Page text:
A medical condition known as diminished ovarian reserve can have an effect on a woman’s fertility.
The ovaries play a vital role in the reproductive process. It is these organs that produce the eggs to hopefully be fertilized, which initiates the conception process and ultimately the birth of a newborn child.
Diminished Ovarian Reserve Defined
This condition, sometimes informally abbreviated as DOR, occurs when the quantity and quality of the eggs (oocytes) the ovaries produce decreases. This could significantly decrease a woman’s fertility levels.
There are several potential causes of DOR. As women age, their ovarian reserve tends to drop at incrementally until menopause, when ovarian function eventually ceases and oocytes are no longer produced.
However, the following might additionally precipitate this ailment:
- Infections of the Reproductive Tract – Infections that infiltrate reproductive organs like endometriosis and pelvic inflammatory disease could reduce egg production.
- Systemic Diseases – Various autoimmune diseases, as well as ailments such as mumps can precipitate the onset of DOR.
- Therapies/Medications – Women prescribed various medications, as well as those undergoing cancer treatment or therapeutic protocols for other diseases utilizing radiation or chemotherapy stand at greater risk of DOR.
- Other Issues – DOR can sometimes also be elicited by lifestyle vices like smoking, damage to the ovaries or genetic flaws. Furthermore, some cases might offer no explanation or discernible cause.
Arguably, the most significant red flag symptom is difficulty becoming pregnant. Individuals who have actively been attempting to conceive for six months to a year to no avail might be stricken with the condition. Additionally, other potential manifestations that could indicate DOR’s presence include heavy or irregularly occurring menstrual cycles.
Symptoms of DOR could, however, mimic a host of other reproductive ailments. Moreover, if certain precipitating conditions are left unchecked, there is a greater probability the afflicted subject becomes infertile. In many instances, doctors can detect the presence of DOR by performing simple blood tests designed to measure the systemic concentrations of various sexual hormones.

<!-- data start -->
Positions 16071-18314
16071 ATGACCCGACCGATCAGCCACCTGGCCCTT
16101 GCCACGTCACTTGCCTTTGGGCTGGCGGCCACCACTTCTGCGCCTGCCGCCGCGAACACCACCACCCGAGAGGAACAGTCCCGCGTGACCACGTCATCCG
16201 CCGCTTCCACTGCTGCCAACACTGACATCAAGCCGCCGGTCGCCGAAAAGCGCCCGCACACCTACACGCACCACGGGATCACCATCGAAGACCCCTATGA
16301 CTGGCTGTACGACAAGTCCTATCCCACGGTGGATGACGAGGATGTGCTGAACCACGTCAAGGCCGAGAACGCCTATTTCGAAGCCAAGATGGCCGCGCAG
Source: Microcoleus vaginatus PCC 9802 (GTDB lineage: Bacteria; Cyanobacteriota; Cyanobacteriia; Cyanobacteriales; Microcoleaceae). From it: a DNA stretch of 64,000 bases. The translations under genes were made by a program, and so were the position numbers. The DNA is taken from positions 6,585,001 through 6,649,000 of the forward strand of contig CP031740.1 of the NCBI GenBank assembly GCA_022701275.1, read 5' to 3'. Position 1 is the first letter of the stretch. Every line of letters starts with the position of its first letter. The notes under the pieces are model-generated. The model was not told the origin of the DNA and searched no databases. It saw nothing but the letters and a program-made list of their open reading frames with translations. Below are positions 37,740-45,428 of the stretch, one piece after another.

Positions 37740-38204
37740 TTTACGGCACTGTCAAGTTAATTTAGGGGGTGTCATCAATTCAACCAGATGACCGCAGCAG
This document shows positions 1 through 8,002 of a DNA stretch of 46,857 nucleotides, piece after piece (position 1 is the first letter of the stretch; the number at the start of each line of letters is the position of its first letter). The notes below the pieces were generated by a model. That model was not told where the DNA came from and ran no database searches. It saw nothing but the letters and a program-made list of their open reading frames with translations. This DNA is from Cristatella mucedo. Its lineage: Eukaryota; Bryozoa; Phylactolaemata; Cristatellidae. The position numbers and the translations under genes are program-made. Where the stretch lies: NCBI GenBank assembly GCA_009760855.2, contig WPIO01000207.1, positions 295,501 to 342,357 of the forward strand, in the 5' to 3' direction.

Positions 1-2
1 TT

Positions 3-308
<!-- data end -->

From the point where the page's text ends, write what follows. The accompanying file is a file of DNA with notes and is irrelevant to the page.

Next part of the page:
Like any other medical issue, earlier detection often precipitates better long-term results. Physicians and reproductive experts suggest that women under age 35 experiencing conception challenges for more than a year should seek a medical evaluation, while those 35 and older should wait only six months.
Potential Treatment Options
Specific therapeutic endeavors will be dictated by the specific underlying cause (if one is discernible), the severity of the cause and the afflicted individual’s age.
However, general treatment options might include the following:
- Hormone Therapy – Administration of a hormone called dehydroepiandrosterone, simply abbreviated as DHEA, has proven somewhat effective in stimulating the fertility levels of individuals afflicted with DOR. Studies have concluded that subjects who ingested this substance noticed a significant increase in pregnancies induced with medical assistance such as in-vitro fertilization (IVF) but also in patients receiving no medical assistance.
- Medical Assistance – Some women might choose to freeze their eggs for the purpose of undergoing IVF at a later date. During the IVF process, scientists fertilize the eggs using sperm inside a laboratory setting and insert the structures into a woman’s uterus with the hope that it will implant and that the woman will carry the fertilized specimen to term.
- Surrogacy – In certain cases, a woman’s healthy eggs might be retrieved, fertilized through IVF and then placed inside the uterus of another woman who carries the fetus to term, serving as a surrogate for the future mother.